A common question we’re asked is what library preparation applications are researchers most interested in. Providers starting their own core facility, bioinformaticians writing software for a particular pipeline and others trying to gauge demand for NGS applications are most interested in this answer. In the last three months we looked at the number of initiated projects on Genohub that included library preparation. Projects initiated on Genohub are made through our Shop by Project: https://genohub.com/shop-by-next-gen-sequencing-project/ or our Shop by Technology: https://genohub.com/shop-by-next-gen-sequencing-technology/ interfaces. Users enter project information like coverage or the number of required reads and can specify if they prefer one platform over another. Genohub’s intelligent project matching engine takes this data and displays packages that consist of provider services that match the user’s request. Users who select a package and begin direct communication with the provider are considered those who have initiated a project. A summary of the library preparation applications those users choose in the projects started between 10/2013 and 12/2013 are plotted in Figure 1 (data of projects using our complementary consultation service was also included in this graph).  

projects started

RNA-Seq projects encompass all those starting with Total RNA, ribosomal depleted and poly-A select RNA. These applications were the most popular followed by projects involving whole genome sequencing. RNA-Seq’s growing versatility as both an expression analysis and de novo assembly/construction tool are likely the reasons for the greatest number of projects on Genohub. Targeted DNA applications were also frequently performed as Exome, 16S V4 and other Amplicon-Seq projects consisted of the 3rd, 4th and 5th most commonly started projects on Genohub. While not illustrated in Figure 1, specialized applications related to Methyl-Seq and ChIP-Seq were some of the fastest growing.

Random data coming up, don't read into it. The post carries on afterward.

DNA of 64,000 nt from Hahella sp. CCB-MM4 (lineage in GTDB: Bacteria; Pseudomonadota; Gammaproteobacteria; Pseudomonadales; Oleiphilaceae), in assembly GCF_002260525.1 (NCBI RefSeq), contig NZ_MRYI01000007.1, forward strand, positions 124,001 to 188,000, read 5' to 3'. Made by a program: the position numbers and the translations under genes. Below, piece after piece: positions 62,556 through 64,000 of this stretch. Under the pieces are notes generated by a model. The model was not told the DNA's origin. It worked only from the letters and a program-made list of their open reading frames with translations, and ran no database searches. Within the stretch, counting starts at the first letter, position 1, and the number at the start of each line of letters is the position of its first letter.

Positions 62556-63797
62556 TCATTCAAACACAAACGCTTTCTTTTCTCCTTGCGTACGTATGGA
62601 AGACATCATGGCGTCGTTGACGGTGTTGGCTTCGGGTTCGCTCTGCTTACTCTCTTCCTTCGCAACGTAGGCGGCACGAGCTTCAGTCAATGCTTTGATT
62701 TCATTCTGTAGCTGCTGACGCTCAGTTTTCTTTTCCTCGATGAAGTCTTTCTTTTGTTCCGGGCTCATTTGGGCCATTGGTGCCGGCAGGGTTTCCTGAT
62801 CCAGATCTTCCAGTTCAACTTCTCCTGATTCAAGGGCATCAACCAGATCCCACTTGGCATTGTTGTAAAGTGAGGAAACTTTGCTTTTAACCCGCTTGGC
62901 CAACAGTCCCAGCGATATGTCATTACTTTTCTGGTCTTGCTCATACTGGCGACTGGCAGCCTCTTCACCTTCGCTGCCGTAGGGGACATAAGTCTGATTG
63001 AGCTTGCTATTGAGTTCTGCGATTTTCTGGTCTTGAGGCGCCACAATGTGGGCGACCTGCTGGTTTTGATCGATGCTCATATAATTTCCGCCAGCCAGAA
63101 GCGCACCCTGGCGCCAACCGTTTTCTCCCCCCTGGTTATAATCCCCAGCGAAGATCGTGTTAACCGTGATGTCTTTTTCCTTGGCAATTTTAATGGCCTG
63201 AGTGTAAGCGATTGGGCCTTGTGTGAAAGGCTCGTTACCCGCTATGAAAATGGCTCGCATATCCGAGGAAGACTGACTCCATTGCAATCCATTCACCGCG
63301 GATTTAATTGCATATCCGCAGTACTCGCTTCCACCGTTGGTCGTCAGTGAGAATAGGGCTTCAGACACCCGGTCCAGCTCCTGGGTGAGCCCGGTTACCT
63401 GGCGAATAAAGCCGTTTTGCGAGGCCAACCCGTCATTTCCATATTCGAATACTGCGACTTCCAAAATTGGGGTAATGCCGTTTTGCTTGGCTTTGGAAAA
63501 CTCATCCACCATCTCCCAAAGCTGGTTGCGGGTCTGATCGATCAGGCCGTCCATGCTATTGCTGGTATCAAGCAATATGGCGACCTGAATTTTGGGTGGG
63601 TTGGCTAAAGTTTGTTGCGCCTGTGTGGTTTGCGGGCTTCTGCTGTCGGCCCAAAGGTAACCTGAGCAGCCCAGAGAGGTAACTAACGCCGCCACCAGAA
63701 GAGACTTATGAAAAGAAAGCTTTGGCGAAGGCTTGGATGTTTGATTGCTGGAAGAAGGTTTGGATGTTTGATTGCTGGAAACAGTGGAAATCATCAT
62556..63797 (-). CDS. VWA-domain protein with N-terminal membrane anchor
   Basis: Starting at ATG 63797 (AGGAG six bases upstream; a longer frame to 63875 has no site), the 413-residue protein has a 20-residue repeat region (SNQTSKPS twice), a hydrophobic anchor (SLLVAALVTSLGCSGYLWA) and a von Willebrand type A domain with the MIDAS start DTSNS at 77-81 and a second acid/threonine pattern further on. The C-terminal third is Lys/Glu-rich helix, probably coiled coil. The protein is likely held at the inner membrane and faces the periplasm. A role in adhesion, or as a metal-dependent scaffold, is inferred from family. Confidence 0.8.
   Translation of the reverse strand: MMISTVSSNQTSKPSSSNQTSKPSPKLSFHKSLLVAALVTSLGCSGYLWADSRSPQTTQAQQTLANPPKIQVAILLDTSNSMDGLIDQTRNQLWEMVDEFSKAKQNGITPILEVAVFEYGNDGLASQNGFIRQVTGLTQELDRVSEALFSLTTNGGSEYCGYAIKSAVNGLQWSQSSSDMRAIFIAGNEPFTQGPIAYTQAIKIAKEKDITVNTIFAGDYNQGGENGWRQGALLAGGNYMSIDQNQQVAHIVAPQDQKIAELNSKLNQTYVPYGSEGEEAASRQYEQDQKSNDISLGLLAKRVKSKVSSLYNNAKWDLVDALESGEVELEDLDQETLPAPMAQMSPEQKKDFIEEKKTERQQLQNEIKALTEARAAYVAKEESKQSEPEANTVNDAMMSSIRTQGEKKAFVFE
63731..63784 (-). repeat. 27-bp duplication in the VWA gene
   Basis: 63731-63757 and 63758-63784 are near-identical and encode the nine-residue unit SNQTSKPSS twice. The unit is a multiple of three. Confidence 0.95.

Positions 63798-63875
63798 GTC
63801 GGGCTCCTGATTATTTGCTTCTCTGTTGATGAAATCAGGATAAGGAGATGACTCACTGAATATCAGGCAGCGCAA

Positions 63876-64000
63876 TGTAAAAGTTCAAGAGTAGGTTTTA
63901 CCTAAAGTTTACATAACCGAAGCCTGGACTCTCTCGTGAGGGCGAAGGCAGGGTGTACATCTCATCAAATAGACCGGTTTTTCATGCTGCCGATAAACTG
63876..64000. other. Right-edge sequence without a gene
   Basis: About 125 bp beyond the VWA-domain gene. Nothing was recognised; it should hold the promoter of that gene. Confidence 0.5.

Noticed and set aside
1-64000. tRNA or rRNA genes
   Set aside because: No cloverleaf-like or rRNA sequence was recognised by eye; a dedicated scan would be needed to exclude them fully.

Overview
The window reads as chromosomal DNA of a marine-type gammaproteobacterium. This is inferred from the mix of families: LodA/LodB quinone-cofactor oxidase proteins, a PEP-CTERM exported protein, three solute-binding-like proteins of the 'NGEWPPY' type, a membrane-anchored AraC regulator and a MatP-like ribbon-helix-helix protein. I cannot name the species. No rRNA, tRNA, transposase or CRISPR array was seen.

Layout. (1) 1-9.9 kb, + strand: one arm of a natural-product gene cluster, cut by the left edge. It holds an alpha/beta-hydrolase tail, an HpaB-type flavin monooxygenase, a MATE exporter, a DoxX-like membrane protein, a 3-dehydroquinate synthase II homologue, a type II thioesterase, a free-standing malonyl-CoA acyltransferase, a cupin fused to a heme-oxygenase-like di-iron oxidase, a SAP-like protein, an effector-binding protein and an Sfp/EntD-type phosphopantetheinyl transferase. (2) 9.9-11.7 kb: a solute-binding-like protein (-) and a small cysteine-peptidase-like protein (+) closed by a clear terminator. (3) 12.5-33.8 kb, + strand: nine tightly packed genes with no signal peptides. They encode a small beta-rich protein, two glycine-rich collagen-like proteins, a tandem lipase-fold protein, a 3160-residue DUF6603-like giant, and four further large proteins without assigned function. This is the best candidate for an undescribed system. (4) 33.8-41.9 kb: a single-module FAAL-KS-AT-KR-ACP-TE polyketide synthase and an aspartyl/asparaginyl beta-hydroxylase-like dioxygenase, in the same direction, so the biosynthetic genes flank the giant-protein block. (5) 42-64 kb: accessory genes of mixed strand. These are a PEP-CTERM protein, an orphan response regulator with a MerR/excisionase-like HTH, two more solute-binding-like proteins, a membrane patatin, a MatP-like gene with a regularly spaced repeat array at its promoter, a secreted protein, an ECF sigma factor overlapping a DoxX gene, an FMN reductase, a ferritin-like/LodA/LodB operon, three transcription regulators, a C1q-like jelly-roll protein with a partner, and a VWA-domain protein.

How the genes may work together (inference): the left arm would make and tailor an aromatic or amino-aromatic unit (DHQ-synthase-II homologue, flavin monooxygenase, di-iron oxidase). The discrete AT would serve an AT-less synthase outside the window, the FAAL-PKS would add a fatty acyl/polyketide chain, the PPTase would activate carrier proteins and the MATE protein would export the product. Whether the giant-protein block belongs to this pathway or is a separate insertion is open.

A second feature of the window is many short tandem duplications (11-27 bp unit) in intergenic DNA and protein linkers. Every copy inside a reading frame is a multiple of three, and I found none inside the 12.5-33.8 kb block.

Having recently started, we expect these numbers to grow significantly. We’ll keep the community updated with our latest data. If you’re a researcher or service provider that has a unique NGS application, we’d like to hear about it ! For inquiries or suggestions please contact us at support@genohub.com.

Choosing the Right NGS Instrument for Your Research

If you’re about to embark on a high throughput sequencing project, choosing the right sequencing instrument to use is an important consideration. Perhaps you’re replicating a published study or repeating an experiment from previous work and the instrument you plan to use is known. If not, the right sequencing instrument should be based on the sequencing goal you are trying to achieve. Instrument features to take into consideration include: number of reads per run, read length, read type (paired or single end), error type, turnaround time and price. Using Genohub’s Shop by Project page, you can enter the number of required reads or coverage you need and instantly compare instruments, filtering by read length and sorting by turnaround time and price. To get a better idea for the differences between NGS instruments, we’ve generated the following comparison: Table 1.   

Certain instruments are ideally suited to specific applications. Illumina instruments are versatile and ideal for a variety of sequencing applications, including: de novo assembly, resequencing, transcriptome, SNP detection and metagenomic studies. The HiSeq and GAIIx instruments are both suited for analyzing large animal or plant genomes. High level multiplexing of samples are possible when analyzing species with a smaller genome size. While the Illumina MiSeq outputs significantly fewer reads (Table 1), its read lengths are significantly longer making it ideal for small genomes, sequencing long variable domains or targeted regions within a genome. The only real limitation to the Illumina platform is its relatively short reads compared to other platforms (Roche 454 and PacBio).

The Ion PGM (Ion Torrent), is ideal for amplicons, small genomes or targeting of small regions within a genome. Its low throughput makes it ideal for smaller sized studies. The Ion Proton however is capable of generating significantly larger outputs (Table 1) making sequencing of transcriptome, exome and medium sized genomes possible.